FRISCO, Texas — Ezekiel Elliott has reached a one-year deal with the Dallas Cowboys that has a maximum value of $3 million, sources told ESPN on Monday, reuniting him with the franchise that took him with the fourth overall pick in the 2016 NFL draft.

Elliott and his agent, Rocky Arceneaux, met with the Cowboys before last week’s draft and eventually ended up at the same restaurant, Dee Lincoln Prime, where the team was holding its scouts dinner before the draft.

“Well, Zeke, as we all know, is one of our favorites,” Cowboys executive vice president Stephen Jones said Thursday. “He’s laid it on the line for this franchise. He’s the ultimate competitor. I mean, he’s a guy that we obviously think a lot of.”

Having lost leading rusher Tony Pollard in free agency to the Tennessee Titans, the Cowboys are looking at going with a committee approach at running back. Dallas re-signed last year’s backup, Rico Dowdle, and added veteran Royce Freeman in free agency. The Cowboys also have Deuce Vaughn, a sixth-round pick last year, Malik Davis, and Hunter Luepke on the roster.

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Elliott’s return calls to mind Herschel Walker‘s second stint with the Cowboys. Walker was the Cowboys’ leading rusher from 1986 to ’89 before his famous trade to the Minnesota Vikings that helped Dallas turn into a three-time Super Bowl champion in the 1990s under Jimmy Johnson. He returned to the Cowboys in 1996, seeing action behind Emmitt Smith while being the lead kickoff returner.

The Cowboys did not select a running back in the draft, despite their lack of depth at the position on the current roster. Dallas contemplated selecting a running back in the third round, but opted for linebacker Marist Liufau instead. Without a fourth-round pick, the Cowboys saw 12 running backs go off the board from when they picked Liufau (No. 87 overall) to when they picked in the fifth round at No. 174.

“I think a lot of times there is a question of, ‘Will you really, really stick to your board?’ It just felt like every time the situation was there for us to make a pick and do the right thing, it wasn’t at running back,” Jones said at the draft’s conclusion Saturday. “We had running backs, and we’d be thinking, ‘OK, our pick is coming in 10 picks; eight picks; five picks away,’ then he might be taken.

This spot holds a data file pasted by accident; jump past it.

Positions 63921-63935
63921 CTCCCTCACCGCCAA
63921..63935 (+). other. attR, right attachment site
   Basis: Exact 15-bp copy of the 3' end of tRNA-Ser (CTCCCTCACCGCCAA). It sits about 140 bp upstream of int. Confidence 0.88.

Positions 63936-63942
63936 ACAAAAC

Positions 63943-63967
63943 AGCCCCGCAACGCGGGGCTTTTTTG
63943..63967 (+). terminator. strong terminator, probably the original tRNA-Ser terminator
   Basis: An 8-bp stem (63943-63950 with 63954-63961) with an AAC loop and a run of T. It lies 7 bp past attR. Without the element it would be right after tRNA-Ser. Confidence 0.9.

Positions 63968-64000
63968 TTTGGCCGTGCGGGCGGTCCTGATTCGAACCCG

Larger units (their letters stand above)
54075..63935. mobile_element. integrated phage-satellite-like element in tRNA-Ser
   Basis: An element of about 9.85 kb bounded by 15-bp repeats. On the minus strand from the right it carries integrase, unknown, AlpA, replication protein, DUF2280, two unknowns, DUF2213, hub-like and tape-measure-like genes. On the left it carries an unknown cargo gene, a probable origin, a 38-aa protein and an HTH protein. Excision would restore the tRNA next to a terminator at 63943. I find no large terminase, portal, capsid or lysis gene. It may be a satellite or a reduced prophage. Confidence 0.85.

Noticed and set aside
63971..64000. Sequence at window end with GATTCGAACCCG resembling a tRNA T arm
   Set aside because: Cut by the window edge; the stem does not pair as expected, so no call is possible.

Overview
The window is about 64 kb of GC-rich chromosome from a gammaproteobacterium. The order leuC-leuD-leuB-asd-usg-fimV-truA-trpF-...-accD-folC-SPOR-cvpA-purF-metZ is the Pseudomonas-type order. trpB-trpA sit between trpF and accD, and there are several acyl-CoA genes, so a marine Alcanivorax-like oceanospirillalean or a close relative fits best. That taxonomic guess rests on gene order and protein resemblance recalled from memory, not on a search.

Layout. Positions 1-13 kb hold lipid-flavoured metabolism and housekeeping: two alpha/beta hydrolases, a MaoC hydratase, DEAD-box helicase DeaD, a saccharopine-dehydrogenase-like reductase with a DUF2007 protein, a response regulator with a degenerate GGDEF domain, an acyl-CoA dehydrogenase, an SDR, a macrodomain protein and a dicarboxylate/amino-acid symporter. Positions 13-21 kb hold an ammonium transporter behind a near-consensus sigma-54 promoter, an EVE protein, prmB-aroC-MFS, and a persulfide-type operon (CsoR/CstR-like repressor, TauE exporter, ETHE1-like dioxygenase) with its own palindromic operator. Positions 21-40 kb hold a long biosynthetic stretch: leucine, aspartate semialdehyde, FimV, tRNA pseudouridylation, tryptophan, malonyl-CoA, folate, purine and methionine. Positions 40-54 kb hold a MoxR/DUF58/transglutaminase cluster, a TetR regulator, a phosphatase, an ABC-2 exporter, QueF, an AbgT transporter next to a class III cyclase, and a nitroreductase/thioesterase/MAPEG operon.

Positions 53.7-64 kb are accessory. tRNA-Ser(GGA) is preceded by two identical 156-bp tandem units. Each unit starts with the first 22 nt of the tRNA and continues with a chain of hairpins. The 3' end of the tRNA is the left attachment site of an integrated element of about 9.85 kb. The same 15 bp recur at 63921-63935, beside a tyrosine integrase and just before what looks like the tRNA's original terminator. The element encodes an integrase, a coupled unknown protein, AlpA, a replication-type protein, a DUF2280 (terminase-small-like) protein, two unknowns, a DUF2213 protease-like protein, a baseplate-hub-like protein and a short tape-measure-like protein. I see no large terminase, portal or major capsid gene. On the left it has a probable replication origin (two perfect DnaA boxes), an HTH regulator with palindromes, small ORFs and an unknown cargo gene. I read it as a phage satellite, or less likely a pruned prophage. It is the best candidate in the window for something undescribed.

“We obviously had a group of running backs there in that space where I think there were 75-85 players that we had to watch leave the board. We had a handful of backs that we would have considered, but it just didn’t work out.”

Even if the Cowboys had selected a running back, they were still going to add Elliott, who was a salary cap casualty of Dallas’ roster last year before eventually signing with the New England Patriots.

Elliott played 51% of the offensive snaps and — running behind a mix-and-match offensive line — finished with a team-high 642 yards on 184 carries (3.5 average) with three touchdowns. He added a team-high 51 receptions for 313 yards (6.1 average) and two touchdowns.

Elliott, who turns 29 in July, saw a significant increase in workload in the final five weeks of the year after top rusher Rhamondre Stevenson was sidelined with a high ankle sprain.

But the Cowboys will not ask Elliott to be the dominant back he was for a good portion of his first tenure with the club that left him as the organization’s third all-time leading rusher behind Hall Smith and Tony Dorsett.

From 2016 to ’22 with the Cowboys, Elliott ran for 8,262 yards. The three-time Pro Bowler set team rookie records with 1,631 yards and posted 30 100-yard games in his time with the Cowboys. He also led the NFL in rushing in 2016 and 2018 but has not topped 1,000 yards since 2020 (1,002).